Getting Your Insurance to Pay for Weight Loss Surgery
Most major insurance companies will require:
- Proof that surgery is medically necessary. Your surgeon can help provide your medical history and documentation of your weight-related health problems.
- Participation in a physician-supervised diet program. You may be required to successfully complete a 6-month weight-loss program before approval is granted. Medicare does not require this 6-month program, but you may be encouraged to participate anyway. This type of diet program involves monthly visits to your doctor or bariatric surgeon's office for 6 months. The insurance companies aren’t trying to find out if you can lose weight through dieting. In fact, most insurance companies require that the patient's weight be stable during this time -- with no up-and-down fluctuations -- or you may be denied coverage. They want you to demonstrate over the 6 months prior to surgery that you can commit to lifestyle changes you’ll need to make forever after your weight loss surgery.
- A psychological evaluation. This is to make sure that you understand weight loss surgery and the impact it will have on your lifestyle. The psychological evaluation also checks for untreated binge eating or any other psychological issues.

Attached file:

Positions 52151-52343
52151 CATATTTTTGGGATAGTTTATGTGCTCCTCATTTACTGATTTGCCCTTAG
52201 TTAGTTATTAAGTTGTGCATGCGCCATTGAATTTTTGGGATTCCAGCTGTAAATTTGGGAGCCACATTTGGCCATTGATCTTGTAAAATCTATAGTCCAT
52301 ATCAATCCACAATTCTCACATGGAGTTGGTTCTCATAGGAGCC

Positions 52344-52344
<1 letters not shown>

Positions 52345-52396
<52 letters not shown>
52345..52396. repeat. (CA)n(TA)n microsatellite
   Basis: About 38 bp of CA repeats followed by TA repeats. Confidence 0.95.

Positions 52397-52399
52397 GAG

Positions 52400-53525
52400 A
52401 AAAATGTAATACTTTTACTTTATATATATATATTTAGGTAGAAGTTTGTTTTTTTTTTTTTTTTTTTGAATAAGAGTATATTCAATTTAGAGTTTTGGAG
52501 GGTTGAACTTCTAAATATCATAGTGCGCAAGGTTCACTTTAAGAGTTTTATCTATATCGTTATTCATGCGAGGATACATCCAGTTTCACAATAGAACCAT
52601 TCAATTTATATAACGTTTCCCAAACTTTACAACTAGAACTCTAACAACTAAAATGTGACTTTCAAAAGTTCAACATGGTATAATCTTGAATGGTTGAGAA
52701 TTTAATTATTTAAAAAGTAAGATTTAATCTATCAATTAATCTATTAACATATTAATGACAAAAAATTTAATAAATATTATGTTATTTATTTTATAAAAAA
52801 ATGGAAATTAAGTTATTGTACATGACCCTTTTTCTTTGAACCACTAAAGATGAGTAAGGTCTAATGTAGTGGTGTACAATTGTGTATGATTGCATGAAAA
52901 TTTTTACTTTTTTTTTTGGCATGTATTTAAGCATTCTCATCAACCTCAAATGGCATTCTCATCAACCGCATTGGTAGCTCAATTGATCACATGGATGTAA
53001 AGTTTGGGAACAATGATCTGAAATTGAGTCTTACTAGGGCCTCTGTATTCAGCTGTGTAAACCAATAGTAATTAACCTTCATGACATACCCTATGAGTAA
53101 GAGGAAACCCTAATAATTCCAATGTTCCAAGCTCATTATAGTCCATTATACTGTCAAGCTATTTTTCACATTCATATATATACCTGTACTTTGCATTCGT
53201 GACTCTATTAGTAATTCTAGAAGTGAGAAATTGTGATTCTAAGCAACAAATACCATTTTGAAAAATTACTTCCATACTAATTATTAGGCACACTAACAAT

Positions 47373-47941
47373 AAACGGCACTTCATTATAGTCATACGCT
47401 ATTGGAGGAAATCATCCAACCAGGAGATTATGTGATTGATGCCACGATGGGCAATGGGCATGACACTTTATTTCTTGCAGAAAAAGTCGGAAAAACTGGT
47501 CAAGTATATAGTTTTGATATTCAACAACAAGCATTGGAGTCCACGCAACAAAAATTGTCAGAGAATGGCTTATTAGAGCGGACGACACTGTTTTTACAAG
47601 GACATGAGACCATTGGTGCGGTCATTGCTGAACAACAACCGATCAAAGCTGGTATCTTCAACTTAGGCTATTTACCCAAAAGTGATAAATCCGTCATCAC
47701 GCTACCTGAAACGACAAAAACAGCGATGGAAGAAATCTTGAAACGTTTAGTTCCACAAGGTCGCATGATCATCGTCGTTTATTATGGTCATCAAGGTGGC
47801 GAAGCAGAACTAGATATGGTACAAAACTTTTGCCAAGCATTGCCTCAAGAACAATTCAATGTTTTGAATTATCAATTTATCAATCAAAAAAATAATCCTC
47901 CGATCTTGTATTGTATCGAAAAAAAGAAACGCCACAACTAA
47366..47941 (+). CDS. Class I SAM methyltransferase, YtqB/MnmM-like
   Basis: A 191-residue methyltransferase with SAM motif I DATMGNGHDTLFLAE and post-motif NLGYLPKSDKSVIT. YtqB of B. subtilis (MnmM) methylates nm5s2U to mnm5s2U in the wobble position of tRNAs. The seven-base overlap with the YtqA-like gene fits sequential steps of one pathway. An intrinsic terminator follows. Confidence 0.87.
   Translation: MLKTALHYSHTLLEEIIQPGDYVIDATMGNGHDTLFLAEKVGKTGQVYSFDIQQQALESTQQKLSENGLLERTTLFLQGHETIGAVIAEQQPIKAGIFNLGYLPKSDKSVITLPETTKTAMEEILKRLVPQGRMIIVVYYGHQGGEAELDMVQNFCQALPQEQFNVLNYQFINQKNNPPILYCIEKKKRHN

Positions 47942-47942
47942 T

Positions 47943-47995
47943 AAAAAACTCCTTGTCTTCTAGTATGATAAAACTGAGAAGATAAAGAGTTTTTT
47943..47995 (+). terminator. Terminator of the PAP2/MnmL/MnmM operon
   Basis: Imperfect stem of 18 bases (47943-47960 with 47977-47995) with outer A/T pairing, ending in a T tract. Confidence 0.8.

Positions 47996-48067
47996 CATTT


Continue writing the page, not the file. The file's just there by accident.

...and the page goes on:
- A nutritional evaluation. You will work one-on-one with a nutritionist to outline specific dietary changes and habits that need to be changed.
What Happens Next?
When you have completed these steps, the surgeon will send a preauthorization letter to your insurance company. The letter will outline your medical history and health problems related to your weight, and provide documentation that you have completed all requirements for approval.
The insurance company will then review your case. If you have symptoms of weight-related conditions, the company may request specific diagnostic tests, such as cardiac, pulmonary, or sleep apnea evaluations.
During this period, keep accurate notes of all communications between the insurance company and your surgeon. Keep copies of completed insurance forms, letters sent, and letters received.
What if Your Insurance Company Declines Coverage?
If your request is turned down, or if the insurance company agrees to pay only a small percentage of the cost, the door is not closed.